Organisations that qualify will be given the free licences to use in their workplace, once they prove their charitable status.
The company said the initiative will be available in 90 countries by July 2014.
“Choosing the right cloud solution increases your organisation’s efficiency, saves on technology costs, and fosters your best collaboration,” Microsoft said on its charity website.
Charities that want to use desktop versions of the software will be able to get them for a reduced rate of $4.50 instead of the usual $20.
The free E1 package includes Word, Excel, PowerPoint, OneNote, SharePoint and Lync available through the browser. The second, paid version, has the desktop versions of the software as well as Excel, Access, Visio, Yammer and InfoPath.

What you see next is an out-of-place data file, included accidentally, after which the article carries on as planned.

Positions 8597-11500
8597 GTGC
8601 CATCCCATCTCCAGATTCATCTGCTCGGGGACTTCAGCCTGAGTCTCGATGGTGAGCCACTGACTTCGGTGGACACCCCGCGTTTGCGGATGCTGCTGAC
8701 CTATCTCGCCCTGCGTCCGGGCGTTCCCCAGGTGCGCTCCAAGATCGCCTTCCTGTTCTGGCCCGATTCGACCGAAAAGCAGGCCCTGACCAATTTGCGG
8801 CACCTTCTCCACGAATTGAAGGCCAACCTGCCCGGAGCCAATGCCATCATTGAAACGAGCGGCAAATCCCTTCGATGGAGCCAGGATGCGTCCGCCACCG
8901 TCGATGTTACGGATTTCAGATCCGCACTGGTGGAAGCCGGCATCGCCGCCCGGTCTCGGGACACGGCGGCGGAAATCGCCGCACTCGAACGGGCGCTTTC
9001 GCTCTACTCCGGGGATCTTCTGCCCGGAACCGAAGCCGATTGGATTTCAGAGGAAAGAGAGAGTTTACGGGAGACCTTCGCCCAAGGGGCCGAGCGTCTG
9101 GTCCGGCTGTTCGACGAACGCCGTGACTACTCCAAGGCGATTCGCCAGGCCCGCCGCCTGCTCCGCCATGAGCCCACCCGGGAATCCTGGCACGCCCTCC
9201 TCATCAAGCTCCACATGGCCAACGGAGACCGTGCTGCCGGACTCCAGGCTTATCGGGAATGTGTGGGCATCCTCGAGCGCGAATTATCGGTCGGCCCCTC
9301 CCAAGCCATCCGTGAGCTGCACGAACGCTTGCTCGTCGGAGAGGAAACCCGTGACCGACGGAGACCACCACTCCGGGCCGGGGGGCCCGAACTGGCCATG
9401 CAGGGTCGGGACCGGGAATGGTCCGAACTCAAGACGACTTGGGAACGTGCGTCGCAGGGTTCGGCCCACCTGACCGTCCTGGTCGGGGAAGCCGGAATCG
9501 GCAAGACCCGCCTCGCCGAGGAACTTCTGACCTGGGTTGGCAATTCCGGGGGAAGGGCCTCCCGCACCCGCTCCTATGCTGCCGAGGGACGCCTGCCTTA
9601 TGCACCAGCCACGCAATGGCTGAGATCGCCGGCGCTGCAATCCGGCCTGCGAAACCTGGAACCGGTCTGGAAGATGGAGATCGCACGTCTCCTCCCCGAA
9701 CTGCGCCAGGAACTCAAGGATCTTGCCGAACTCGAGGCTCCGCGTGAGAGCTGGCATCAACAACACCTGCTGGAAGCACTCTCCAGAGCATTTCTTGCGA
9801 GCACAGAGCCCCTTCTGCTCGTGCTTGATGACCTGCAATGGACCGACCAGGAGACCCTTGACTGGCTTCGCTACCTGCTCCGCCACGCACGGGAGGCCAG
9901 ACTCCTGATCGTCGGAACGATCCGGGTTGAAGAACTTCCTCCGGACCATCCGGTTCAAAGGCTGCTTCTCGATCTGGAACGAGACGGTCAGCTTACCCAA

Last year, Microsoft made the A2 version of its Office 365 for Education available to students and academic staff for free.
“Today we are donating to non-profits and NGOs access to Microsoft’s best-in-class cloud-based productivity and collaboration tools, enabling them to spend fewer resources and time on IT and focus on their missions addressing global issues, such as disease eradication, education and literacy, and environmental sustainability,” said Jean-Philippe Courtois, president of Microsoft International.
“Non-profits operate in the same way as any other organisation or business. However, many lack the resources to implement the latest technology. The donation of Office 365 allows them to be more effective and efficient in the work they do.”
Microsoft donated $795 million in cash, software and services to 70,286 non-profits in more than 115 countries around the world this year, it said.